Thermal Imaging and Industrial Maintenance Best Practices

Justin Sheard, Fluke Corporation
Tags: infrared thermography, predictive maintenance, condition monitoring

Monitoring equipment performance with thermal imaging cameras can reduce the likelihood of unplanned downtime due to equipment failure, reduce reactive maintenance fees and equipment repair costs, and extend the lifespan of machine assets.

Thermal imaging is great for spotting a lack of uniformity in equipment by indicating hot and cold spots in surface temperature, through infrared image capture. Heat is often an early symptom of equipment damage or malfunction, making it important to monitor in preventive maintenance programs.

Thermal Inspection Methods

Because there is no universal solution for all infrared inspections with a thermal camera, you need to match your method to the equipment being inspected and level of detail required. There are three typical methods that cover most situations: baseline, thermal trending, and comparative.

Asset Maintenance and Troubleshooting

Motors and Drives

Electric motors are the backbone of industry. Thermal cameras are very useful for both troubleshooting problems as well as for condition monitoring, for long-term preventive maintenance. Using a handheld thermal camera, you can capture infrared temperature measurements of a motor’s temperature profile as a two-dimensional image.



If you suspect overheating is the result of one of the following, consider the action described:

Electrical Panels

Thermal images are an easy way to identify apparent temperature differences in industrial three-phase electrical circuits, compared to their normal operating conditions. By inspecting the thermal gradients of all three phases side by side, technicians can quickly spot performance anomalies on individual legs due to unbalance or overloading.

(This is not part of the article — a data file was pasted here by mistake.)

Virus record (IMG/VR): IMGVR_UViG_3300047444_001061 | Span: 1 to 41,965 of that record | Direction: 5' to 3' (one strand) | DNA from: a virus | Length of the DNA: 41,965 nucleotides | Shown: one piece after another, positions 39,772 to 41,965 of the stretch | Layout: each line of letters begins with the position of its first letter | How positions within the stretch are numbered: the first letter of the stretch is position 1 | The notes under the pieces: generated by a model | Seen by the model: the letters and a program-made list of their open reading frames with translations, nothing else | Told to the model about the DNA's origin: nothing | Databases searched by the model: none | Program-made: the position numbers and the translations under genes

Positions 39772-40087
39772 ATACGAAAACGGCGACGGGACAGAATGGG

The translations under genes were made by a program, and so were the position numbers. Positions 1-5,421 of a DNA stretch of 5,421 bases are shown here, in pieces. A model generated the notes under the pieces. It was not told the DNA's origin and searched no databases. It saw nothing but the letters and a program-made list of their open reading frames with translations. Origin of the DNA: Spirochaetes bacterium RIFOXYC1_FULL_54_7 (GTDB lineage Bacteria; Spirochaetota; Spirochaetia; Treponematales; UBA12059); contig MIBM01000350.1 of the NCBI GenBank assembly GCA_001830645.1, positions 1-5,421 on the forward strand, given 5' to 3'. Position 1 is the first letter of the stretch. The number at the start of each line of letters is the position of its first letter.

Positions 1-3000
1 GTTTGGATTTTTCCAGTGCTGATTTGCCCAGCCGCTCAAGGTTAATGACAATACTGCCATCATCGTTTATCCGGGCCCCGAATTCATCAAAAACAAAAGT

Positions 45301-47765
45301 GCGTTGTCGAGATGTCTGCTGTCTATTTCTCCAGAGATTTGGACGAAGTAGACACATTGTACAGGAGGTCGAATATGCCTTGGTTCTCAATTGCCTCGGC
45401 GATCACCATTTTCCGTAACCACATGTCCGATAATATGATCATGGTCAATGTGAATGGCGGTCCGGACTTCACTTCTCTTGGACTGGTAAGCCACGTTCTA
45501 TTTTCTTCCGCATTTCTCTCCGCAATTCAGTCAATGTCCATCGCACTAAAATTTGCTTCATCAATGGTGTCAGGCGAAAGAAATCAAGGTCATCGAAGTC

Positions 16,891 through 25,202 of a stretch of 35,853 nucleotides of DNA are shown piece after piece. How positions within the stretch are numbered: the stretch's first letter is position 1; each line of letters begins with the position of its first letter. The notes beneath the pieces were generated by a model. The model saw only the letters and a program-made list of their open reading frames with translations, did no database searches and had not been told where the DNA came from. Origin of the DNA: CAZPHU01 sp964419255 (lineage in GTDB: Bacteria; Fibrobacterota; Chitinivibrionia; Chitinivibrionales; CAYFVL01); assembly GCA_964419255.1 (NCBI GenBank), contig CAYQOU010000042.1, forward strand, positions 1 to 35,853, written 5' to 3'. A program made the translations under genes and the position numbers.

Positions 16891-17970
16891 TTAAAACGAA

Check panels and other connections with the covers off. Ideally, you should check electrical devices when they are fully warmed up and at steady state conditions with at least 40% of the typical load. That way, measurements can be properly evaluated and compared to normal operating conditions.

When a thermal image shows an entire conductor is warmer than other components throughout part of a circuit, the conductor could be undersized or overloaded. Check the conductor rating and the actual load to determine which is the case.

Steam Systems

Thermal images of steam systems reveal the comparative temperatures of system components and thereby indicate how effectively and efficiently steam system components are operating.



Look for an upstream problem—a closed valve, pipe blockage, etc. If both the inlet and the outlet temperatures are the same, the trap probably has failed open and is blowing steam into the condensate line. This keeps the system operating but with significant energy loss. Low inlet and outlet temperatures indicate that the trap has failed closed and condensate is filling the trap and the inlet line.

Roller, Chain, and Belt Conveyors

Thermal imaging is especially useful for monitoring low-speed mechanical equipment like conveyors. Overheating signals the impending failure of many different electrical and mechanical conveyor components, from motors, gearboxes, and drives to bearings, shafts, and belts.



For monitor some conveyor components (e.g., drives), thermal imaging complements other condition monitoring technologies such as oil analysis, vibration monitoring, and ultrasound. However, tow chains under the floor and elevated chain conveyors, including power-and-free conveyors, are often most easily and effectively monitored from a distance using thermal imaging. Check the chain as well as the roller turns and curves. Overheating chain or rollers may signal lubrication or wear problems.

Thermal imaging is an ideal monitoring technique for powered roller conveyors, roller-bed belt conveyors and bulk-handling belt conveyors with idlers, whether these conveyors are elevated or not. On such conveyors, the bearings are usually too small, too numerous or too inaccessible—perhaps all three—to be effectively screened by other strategies.